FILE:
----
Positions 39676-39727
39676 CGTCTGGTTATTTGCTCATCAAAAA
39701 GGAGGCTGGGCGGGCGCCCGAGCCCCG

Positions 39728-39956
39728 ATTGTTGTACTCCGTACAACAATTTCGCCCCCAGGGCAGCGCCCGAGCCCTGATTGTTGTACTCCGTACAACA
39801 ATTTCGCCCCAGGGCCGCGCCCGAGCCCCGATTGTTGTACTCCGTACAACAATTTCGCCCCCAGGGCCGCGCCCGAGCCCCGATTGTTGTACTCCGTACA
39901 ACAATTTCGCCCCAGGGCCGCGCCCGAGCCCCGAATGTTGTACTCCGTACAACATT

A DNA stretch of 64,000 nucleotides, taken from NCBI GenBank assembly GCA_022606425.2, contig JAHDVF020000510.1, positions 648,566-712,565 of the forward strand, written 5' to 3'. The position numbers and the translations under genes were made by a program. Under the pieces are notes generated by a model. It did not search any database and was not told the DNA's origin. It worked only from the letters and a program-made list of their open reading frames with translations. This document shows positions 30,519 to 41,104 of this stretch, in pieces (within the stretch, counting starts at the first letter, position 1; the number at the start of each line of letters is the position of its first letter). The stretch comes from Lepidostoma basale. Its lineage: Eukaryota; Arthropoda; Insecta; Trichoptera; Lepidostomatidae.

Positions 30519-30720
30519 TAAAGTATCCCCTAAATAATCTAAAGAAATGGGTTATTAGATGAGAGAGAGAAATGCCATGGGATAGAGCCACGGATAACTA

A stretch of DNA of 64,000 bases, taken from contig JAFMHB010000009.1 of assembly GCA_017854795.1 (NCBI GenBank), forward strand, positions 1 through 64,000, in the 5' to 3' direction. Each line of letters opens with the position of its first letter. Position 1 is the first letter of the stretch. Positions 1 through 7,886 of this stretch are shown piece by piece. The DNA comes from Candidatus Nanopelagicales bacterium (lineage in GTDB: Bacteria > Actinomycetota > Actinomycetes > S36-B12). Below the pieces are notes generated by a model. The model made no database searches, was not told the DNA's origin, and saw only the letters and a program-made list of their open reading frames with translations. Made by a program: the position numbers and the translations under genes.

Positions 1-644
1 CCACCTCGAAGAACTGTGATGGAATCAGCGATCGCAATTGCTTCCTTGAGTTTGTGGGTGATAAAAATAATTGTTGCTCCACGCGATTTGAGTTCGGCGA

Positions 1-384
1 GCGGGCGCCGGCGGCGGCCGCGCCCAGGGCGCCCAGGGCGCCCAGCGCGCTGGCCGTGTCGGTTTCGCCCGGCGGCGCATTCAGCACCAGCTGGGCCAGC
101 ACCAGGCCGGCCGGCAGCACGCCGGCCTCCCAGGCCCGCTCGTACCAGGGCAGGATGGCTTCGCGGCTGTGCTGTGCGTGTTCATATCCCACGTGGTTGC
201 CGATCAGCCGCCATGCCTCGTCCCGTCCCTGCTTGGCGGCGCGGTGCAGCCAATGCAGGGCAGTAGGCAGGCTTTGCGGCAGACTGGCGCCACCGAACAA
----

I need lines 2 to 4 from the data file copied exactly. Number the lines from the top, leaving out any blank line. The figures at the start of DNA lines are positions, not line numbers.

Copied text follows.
39676 CGTCTGGTTATTTGCTCATCAAAAA
39701 GGAGGCTGGGCGGGCGCCCGAGCCCCG

Positions 39728-39956